In the previous post, we talked about the mistakes our students make when writing. One of the most frequent ones is accents, and here we make a point: they learn spanish better than native speakers.

When asked how to learn accents, knowing which words are stressed, the most common answer is READ. Read whatever you want, read what you like in your language. You don’t have to start with Don Quixote, in fact, that’s the least advisable.

There are leveled readings, you can start with basic things, children’s stories. Read things you’ve read in your language and read them in Spanish. You don’t always find them, but why not give it a try.

Literature as a Gateway to Knowing the Language and Culture

Reading is a good way to learn spanish, not just the language or accents, but you also learn about Hispanic culture. You get to know landscapes, cities, expressions, and characters. You get an idea of what Spanish speakers are like.

Literature tends to reflect society, its behavior, its customs. Reading opens a door to understanding Spanish speakers. It brings you closer to their culture, their way of speaking, and even eating. Everything related to culture is in literature.

read and learn spanish


The most important thing is that you enjoy reading. If you don’t, stop reading this post. And if you like reading a bit, continue reading this post to spark your interest in reading in Spanish. We’re going to recommend some readings for you to choose from.

The recommendations can be very diverse. What you enjoy reading in your language is what you should look for in Spanish. And if you can’t find it, we’ll leave you with some recommendations to dive into the magical world of Spanish literature.

Fray Perico y su borrico, Juan Muñoz Martín. Colección El barco de vapor. Serie naranja.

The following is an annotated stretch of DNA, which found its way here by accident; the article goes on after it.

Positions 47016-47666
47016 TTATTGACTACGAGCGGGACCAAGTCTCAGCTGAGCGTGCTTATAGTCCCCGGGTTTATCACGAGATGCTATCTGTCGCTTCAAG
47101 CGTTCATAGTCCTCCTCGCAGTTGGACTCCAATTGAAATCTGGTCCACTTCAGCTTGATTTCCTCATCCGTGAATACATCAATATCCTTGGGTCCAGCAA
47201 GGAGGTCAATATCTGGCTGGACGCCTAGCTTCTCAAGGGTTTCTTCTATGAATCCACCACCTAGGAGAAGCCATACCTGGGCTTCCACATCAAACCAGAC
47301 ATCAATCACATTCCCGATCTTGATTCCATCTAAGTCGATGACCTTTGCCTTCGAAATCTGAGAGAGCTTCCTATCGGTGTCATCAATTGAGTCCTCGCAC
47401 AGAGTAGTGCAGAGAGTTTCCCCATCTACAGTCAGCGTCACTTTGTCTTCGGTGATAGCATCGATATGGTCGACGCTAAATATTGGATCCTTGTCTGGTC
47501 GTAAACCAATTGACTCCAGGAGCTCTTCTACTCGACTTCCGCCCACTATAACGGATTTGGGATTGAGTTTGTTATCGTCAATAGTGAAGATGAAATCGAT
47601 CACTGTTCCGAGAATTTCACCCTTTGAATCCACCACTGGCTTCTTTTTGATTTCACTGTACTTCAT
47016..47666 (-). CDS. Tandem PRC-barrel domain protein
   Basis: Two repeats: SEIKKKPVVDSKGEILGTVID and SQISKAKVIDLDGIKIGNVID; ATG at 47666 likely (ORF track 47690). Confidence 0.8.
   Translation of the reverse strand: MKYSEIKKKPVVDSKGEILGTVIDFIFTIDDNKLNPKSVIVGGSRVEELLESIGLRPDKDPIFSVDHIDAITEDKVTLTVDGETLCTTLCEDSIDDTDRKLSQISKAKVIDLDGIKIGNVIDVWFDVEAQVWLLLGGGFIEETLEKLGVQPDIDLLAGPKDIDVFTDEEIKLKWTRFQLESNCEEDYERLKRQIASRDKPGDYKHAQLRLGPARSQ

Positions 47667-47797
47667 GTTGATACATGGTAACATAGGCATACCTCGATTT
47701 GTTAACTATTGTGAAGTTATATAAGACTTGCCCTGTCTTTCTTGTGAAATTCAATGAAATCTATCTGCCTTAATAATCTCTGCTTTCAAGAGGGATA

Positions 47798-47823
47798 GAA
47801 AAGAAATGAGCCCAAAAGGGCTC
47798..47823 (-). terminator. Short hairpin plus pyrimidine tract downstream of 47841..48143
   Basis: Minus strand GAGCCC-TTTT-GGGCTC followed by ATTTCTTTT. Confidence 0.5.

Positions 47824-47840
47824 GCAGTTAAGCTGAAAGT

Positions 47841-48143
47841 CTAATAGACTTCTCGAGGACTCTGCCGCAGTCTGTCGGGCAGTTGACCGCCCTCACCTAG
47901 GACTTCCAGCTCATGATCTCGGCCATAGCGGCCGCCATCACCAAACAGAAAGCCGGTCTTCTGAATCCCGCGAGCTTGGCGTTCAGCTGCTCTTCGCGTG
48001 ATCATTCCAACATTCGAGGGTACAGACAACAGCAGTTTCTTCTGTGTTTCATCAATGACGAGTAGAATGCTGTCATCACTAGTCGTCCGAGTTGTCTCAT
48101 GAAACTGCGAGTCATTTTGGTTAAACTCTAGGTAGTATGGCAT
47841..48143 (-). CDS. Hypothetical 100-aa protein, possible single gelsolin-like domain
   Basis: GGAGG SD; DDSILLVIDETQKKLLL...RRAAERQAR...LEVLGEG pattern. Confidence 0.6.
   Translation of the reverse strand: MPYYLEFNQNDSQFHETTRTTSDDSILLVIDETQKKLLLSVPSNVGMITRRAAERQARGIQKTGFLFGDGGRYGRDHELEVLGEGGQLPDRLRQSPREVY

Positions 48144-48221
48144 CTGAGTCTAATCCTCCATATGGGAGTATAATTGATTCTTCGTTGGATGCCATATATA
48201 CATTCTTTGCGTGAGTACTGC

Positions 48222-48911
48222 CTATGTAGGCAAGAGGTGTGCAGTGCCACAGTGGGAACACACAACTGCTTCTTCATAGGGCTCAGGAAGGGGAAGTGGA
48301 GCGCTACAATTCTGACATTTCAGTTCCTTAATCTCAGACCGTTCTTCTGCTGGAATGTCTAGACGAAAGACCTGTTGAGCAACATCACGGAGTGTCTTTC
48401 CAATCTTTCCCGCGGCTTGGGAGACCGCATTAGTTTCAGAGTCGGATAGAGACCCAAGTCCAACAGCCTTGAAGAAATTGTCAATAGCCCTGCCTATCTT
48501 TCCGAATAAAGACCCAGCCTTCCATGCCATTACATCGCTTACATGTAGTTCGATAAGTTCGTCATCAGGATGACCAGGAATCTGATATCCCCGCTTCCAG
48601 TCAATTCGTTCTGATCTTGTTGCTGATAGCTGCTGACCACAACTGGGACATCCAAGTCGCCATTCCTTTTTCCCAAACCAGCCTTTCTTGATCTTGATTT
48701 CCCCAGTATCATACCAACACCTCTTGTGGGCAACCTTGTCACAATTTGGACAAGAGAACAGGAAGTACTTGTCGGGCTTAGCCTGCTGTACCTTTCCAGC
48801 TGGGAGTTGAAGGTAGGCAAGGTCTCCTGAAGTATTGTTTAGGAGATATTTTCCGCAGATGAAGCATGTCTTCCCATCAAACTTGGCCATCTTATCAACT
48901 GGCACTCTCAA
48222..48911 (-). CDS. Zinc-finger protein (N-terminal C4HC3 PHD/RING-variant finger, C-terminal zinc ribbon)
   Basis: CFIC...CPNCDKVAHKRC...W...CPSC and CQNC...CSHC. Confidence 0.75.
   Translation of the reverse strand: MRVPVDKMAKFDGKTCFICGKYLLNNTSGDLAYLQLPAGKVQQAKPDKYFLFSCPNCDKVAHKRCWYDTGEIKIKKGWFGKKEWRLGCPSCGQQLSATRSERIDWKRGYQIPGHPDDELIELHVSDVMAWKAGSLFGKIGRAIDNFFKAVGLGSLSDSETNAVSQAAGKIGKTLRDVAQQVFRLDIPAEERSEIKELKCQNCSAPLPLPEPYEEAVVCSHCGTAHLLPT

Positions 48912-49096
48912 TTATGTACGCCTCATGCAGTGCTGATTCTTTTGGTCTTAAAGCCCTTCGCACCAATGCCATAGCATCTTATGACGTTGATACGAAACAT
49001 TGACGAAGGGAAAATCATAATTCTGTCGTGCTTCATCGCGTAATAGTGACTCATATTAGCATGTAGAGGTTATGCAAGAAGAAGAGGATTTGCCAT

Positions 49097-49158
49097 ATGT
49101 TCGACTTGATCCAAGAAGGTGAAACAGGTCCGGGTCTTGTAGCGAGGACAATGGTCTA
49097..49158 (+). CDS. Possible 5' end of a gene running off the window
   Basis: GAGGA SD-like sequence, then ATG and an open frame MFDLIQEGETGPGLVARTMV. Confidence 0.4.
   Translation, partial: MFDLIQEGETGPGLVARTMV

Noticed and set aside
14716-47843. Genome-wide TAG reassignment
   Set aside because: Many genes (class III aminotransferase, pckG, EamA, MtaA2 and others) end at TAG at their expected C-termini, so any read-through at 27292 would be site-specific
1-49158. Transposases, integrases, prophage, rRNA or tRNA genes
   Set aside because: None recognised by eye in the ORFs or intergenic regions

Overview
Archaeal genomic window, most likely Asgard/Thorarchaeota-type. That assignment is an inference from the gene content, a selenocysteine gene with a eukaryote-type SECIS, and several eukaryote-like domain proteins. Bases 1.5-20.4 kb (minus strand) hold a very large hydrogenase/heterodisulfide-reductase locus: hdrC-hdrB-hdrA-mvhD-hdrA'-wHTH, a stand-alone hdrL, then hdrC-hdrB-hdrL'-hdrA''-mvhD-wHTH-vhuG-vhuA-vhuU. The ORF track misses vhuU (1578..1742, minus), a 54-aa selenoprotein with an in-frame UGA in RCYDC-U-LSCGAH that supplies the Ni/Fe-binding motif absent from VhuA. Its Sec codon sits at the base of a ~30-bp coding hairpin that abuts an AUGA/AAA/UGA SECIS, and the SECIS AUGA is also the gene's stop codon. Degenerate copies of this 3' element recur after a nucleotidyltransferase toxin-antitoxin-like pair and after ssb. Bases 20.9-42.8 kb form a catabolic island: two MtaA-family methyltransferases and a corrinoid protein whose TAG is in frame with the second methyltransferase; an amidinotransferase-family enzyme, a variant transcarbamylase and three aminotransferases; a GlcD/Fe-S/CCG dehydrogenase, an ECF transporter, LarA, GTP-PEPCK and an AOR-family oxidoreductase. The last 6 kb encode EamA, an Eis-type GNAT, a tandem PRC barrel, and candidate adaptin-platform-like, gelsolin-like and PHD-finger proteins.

«Fray Perico and His Donkey» by Juan Muñoz Martín. Steamboat Series. Orange series.

Although it’s a children’s book, I don’t think there’s a Spanish child who hasn’t read it. And if they haven’t read it, they’re taking too long to do so. We highly recommend it. It’s a fun way to learn Spanish. It doesn’t matter how old you are, it always brings a smile to your face.

It tells the adventures of Friar Perico and his donkey, Calcetín, who move to a convent in Salamanca, and this convent gets involved in countless adventures with these two unique characters.

Como agua para chocolate. Laura Esquivel.

«Like Water for Chocolate» by Laura Esquivel.

A delightful book that teaches you Spanish through the palate. It takes it through your mouth and taste buds. It’s a shame we can’t smell the words to know what’s being cooked.

It’s a good way to learn recipes, the way it tells how to cook, it even helps with the tedious grammar of the imperative, ordering and way of doing an activity, in this case, cooking.

Moreover, by learning about the most traditional customs of culture, both in the kitchen and in romantic relationships, it’s a beautiful love story, with a certain surrealistic touch, which makes its reading more interesting.